Sunday, September 28, 2008

Giant (1952)

I've read both the book and seen the movie now. And neither as a whole is as good as a combination of bits and parts from each. In the movie, the courting scene between Elizabeth Taylor and Rock Hudson is a shallow event. Considering the length of the production, it's surprisingly overlooked. Yet in the book, Edna Ferber's description of Leslie's shabby chic home in Virginia and her lead character's seduction of Bick is one of the better parts of the novel. You feel the bride's pain when she realizes what she's left behind for the man she loves.

In the book, Jett Rink is a disrespectful field hand who has no redeeming qualities of which I'm aware, yet in the movie he has depth and pathos, and his downfall is understood as coming from his desire to do and be better without the support he needs to get there.

If you take both versions of Giant, the message is powerful. Quite a few grown men today remember without pause the author's name and the role she played in America's consciousness in the 1950s. In Giant, the movie, the ending is idealistic. Leslie changes Bick. He stands up for the Mexican and equal treatment and takes a beating in the process. The book is more realistic, though. Leslie argues for change but continues to look away. Her husband never changes but accepts it because he has no other choice. It is their children who embody the future and begin the social integration of Texas.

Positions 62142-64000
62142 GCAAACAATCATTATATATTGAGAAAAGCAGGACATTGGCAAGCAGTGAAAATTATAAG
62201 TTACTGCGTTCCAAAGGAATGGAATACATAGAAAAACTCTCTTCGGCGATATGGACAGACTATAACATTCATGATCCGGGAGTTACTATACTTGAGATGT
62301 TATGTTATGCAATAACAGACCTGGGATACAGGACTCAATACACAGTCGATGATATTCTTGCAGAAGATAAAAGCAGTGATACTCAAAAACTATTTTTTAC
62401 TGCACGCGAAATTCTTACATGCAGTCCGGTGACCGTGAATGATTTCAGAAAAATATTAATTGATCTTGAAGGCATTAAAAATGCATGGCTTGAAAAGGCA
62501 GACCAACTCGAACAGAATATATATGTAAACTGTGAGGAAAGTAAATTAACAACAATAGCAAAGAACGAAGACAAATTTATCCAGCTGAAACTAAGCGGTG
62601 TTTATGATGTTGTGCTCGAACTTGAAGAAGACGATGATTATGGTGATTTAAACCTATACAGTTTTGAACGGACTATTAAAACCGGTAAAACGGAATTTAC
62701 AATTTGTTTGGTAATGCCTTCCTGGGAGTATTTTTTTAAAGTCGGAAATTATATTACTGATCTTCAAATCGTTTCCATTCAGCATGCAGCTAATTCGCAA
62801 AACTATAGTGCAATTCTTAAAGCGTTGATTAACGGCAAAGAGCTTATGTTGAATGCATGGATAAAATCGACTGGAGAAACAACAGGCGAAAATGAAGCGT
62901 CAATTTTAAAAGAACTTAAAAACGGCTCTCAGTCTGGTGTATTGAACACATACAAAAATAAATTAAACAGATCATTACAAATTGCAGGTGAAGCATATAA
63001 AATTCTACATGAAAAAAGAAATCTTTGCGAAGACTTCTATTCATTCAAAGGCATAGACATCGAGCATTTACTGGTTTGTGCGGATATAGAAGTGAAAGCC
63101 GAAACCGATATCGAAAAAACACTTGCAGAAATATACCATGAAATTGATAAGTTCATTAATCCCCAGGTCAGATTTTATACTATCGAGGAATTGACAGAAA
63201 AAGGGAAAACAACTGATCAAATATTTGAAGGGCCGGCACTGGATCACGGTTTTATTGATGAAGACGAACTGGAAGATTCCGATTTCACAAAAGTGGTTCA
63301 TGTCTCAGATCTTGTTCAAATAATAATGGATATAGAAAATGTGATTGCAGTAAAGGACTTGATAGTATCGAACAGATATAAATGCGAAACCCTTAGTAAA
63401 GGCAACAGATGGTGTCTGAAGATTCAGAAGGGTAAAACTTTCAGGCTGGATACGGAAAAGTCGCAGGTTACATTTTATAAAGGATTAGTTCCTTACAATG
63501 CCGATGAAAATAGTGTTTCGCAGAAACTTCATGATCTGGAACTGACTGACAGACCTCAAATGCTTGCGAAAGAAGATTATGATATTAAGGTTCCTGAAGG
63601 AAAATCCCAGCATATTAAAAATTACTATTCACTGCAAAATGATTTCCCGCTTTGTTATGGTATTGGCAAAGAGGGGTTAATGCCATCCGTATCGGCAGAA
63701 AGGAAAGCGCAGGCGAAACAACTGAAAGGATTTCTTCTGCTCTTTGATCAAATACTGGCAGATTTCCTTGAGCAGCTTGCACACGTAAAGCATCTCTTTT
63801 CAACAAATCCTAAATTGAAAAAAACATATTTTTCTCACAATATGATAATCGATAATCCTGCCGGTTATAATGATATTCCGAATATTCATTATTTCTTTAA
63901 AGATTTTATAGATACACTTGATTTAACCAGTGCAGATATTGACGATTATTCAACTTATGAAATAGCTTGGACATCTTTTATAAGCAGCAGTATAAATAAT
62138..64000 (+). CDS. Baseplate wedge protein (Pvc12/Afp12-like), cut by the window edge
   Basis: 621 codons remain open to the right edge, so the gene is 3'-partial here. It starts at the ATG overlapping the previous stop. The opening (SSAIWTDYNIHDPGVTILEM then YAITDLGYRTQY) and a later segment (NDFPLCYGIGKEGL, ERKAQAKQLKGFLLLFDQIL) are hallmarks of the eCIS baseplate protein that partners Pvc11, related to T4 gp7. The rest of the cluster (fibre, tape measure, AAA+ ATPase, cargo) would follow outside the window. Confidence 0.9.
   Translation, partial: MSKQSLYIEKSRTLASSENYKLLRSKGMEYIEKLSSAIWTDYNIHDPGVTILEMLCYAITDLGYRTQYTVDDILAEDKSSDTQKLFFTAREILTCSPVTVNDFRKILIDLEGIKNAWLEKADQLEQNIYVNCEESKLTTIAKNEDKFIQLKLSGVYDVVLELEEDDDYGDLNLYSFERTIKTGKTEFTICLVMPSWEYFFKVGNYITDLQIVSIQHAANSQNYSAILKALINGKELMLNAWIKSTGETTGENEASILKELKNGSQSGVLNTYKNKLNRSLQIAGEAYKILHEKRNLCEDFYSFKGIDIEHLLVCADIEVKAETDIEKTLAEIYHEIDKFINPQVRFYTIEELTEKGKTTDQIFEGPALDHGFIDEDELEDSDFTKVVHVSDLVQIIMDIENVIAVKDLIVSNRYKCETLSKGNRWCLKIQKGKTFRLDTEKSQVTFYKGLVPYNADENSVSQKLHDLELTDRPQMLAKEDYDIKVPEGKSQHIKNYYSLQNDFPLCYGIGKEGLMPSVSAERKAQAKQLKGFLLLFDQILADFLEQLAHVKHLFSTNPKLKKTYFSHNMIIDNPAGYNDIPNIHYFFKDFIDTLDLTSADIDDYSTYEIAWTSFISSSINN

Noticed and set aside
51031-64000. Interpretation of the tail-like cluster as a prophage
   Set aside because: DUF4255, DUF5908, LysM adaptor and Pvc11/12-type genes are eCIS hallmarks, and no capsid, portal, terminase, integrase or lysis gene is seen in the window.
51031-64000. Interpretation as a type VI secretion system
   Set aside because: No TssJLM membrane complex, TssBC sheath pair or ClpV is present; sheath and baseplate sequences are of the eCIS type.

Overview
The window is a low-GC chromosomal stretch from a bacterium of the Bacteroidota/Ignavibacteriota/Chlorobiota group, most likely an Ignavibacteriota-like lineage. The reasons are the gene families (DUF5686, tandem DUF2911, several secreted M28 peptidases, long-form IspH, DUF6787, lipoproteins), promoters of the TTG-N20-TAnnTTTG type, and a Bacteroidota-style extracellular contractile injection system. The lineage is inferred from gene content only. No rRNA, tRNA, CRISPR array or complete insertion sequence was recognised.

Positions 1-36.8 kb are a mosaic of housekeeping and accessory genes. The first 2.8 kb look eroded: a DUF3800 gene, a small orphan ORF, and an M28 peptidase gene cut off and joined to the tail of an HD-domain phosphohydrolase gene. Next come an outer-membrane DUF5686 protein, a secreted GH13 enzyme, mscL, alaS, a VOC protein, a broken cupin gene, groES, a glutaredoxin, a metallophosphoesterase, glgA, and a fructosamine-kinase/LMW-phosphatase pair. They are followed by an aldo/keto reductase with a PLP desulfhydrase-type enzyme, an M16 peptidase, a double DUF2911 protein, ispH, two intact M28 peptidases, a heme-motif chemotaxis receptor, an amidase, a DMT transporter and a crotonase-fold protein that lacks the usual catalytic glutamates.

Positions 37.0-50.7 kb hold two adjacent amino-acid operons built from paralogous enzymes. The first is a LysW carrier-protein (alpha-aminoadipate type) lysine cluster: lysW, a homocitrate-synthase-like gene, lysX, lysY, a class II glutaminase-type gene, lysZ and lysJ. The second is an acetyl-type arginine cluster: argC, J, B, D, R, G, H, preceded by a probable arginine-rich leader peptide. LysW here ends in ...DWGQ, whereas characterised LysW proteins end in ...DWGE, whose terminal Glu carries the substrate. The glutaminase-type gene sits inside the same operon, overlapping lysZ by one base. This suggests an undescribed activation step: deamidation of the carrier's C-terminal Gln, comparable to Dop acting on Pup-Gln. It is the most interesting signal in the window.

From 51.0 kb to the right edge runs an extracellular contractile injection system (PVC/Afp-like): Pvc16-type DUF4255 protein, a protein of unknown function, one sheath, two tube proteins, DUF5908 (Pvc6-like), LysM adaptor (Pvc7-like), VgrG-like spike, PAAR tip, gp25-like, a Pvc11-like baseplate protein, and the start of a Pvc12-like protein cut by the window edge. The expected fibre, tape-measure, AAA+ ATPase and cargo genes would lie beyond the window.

Click here to find out more about the book: Giant.

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